Specialisation Physical Biology

Many molecules form higher-structure complexes in biological systems. The specialisation Physical Biology provides students with detailed knowledge on the biogenesis, properties and function of these supramolecular structures in plants, animals and microorganisms, and an understanding of the physical basis of cellular organization and dynamics in relation to function. Furthermore, it includes methods for studying the structure and dynamics of molecules and molecular assemblies, cells and organisms, using advanced (bio)physical techniques like (micro)spectroscopy and magnetic resonance. Thus, students are prepared to contribute to areas such as structure and function of biological membranes, cell-cell communication, transformation of light into chemical energy, and
protein interactions.

What's Physical Biology about?

Graduates from this specialisation are qualified to carry out experimental research in physical biology and biophysics at universities and institutes. They are also eligible for R&D positions in industries involved in food and pharmaceutics, as well as the development of analytical tools for biophysical research.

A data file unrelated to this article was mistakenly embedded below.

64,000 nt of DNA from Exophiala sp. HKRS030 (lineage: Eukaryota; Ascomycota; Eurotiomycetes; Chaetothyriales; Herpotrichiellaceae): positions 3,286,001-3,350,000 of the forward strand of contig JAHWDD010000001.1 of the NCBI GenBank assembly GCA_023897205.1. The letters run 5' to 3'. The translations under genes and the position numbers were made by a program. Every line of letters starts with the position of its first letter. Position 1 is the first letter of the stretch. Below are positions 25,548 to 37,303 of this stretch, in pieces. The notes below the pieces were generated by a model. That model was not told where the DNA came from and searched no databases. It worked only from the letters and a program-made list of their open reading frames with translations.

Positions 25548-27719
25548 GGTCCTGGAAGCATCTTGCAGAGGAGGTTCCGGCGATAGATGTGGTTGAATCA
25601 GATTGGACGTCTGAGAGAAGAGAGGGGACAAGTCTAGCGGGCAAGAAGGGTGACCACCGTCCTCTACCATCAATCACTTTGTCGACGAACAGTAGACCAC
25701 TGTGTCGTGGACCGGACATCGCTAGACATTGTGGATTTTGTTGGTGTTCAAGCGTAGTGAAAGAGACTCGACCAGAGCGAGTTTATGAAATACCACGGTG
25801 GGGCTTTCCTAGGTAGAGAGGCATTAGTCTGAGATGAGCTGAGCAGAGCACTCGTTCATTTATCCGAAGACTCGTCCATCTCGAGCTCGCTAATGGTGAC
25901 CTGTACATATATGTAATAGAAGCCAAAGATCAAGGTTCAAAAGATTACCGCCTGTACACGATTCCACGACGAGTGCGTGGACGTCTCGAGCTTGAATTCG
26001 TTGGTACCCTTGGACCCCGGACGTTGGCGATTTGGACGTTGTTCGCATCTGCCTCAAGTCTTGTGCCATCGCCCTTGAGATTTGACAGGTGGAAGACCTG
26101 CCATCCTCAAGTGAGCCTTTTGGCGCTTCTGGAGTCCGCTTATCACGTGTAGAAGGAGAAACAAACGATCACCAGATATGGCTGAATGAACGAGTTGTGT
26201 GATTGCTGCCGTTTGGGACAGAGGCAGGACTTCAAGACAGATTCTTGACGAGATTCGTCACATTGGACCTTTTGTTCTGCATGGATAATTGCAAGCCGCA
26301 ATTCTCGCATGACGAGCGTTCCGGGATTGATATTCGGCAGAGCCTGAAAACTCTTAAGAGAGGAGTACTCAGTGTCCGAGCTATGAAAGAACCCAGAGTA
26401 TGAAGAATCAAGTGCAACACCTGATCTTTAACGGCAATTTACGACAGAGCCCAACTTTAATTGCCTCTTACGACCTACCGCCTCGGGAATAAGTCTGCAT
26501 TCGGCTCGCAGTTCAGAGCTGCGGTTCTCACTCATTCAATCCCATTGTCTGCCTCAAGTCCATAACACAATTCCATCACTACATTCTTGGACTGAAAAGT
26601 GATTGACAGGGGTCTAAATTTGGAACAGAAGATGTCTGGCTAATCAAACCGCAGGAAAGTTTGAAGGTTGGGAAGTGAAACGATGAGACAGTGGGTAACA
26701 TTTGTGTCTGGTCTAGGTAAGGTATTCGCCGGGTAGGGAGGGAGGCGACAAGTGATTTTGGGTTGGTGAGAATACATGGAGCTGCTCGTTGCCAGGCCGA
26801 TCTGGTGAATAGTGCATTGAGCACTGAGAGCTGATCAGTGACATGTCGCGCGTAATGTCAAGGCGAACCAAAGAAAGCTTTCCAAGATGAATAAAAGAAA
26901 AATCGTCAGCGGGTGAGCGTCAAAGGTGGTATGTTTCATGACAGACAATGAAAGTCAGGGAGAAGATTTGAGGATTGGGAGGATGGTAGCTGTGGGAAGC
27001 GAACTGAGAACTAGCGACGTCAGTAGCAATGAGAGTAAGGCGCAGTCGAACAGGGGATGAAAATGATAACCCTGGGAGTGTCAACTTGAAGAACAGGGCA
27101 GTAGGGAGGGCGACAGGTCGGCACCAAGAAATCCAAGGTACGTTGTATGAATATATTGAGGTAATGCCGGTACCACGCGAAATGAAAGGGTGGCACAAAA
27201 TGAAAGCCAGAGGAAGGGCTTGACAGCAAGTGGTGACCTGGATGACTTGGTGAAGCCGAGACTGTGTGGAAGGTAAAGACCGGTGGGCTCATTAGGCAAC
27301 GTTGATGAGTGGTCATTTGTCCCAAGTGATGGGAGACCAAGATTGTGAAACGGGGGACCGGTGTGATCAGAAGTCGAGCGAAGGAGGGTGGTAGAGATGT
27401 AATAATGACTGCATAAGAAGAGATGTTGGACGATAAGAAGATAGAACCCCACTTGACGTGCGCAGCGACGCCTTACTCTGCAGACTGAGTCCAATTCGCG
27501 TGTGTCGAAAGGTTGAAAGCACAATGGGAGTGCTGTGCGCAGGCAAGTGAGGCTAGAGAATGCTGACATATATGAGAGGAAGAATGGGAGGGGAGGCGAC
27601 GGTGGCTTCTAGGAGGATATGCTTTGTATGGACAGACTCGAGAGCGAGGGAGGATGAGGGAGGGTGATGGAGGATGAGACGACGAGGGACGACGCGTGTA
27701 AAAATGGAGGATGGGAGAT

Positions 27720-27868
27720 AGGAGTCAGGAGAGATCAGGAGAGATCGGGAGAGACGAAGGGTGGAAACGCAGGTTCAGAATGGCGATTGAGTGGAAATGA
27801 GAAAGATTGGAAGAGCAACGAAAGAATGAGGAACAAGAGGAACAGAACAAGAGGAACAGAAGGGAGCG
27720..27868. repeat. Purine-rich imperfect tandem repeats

Detailed information on the courses you can take in this specialisation is available in the study handbook of Wageningen University.

Thesis Research Groups

The groups below offer thesis projects in the Physical Biology specialisation.

Examples of thesis topics

Below you can find examples of thesis topics that you could work on with the Physical Biology specialisation.

  • Electron transfer in microbial fuel cells
  • Simulations of Arabidopsis interphase nuclear organisation
  • Changes in membrane fluidity in seeds studied using ESR spin probes
  • The role of the cytoskeleton in plant cell growth
  • Roles of microtubule dynamics and molecular motors in spindle assembly
  • Characterisation of the structure and dynamics of the unfolded state of apoflavodoxin by NMR and optical spectroscopy
  • Fluorescence correlation spectroscopy and time resolved anisotropy studies
  • Force generation by actin networks
  • DNA interactions with small proteins
  • Physical processes that occur at the molecular level in photosynthetic systems
  • Photothermal science
  • Structure and (ultra) fast dynamics of biological macromolecules and complexes thereof

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